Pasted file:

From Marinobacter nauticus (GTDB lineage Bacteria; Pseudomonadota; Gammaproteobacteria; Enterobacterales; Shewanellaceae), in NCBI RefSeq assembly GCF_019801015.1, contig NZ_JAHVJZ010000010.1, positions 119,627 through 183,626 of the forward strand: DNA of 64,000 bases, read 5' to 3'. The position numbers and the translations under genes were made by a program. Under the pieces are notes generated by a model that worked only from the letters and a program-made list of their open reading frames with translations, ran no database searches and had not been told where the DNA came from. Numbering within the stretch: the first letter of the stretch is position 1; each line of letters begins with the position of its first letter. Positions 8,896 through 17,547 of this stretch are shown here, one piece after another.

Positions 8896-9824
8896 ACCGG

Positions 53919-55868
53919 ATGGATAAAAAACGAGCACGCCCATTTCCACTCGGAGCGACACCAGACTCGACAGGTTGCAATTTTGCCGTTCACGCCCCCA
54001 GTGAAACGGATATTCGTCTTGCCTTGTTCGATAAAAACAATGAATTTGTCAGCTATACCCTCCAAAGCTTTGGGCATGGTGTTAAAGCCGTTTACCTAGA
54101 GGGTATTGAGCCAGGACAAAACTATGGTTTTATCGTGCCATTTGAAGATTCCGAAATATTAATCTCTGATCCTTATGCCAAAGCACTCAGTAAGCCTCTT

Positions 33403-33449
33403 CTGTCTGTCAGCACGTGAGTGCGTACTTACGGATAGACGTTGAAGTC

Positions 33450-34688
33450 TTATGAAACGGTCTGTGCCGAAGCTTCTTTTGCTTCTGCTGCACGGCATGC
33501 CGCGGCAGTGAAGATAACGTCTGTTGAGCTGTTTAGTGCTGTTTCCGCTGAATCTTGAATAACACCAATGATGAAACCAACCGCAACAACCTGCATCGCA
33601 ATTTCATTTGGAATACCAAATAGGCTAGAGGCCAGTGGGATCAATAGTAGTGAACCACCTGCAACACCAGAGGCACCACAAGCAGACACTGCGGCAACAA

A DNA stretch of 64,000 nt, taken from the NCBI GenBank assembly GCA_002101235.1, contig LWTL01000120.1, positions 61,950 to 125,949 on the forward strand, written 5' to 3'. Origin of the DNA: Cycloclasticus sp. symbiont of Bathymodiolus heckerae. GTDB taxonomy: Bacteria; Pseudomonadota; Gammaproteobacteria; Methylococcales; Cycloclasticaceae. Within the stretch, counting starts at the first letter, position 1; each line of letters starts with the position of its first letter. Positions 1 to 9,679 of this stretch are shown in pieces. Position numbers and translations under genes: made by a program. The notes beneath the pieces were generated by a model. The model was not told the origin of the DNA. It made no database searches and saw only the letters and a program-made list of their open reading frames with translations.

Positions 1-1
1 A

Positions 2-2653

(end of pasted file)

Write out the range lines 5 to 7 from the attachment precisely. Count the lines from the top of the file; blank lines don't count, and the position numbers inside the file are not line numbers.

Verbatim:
53919 ATGGATAAAAAACGAGCACGCCCATTTCCACTCGGAGCGACACCAGACTCGACAGGTTGCAATTTTGCCGTTCACGCCCCCA
54001 GTGAAACGGATATTCGTCTTGCCTTGTTCGATAAAAACAATGAATTTGTCAGCTATACCCTCCAAAGCTTTGGGCATGGTGTTAAAGCCGTTTACCTAGA
54101 GGGTATTGAGCCAGGACAAAACTATGGTTTTATCGTGCCATTTGAAGATTCCGAAATATTAATCTCTGATCCTTATGCCAAAGCACTCAGTAAGCCTCTT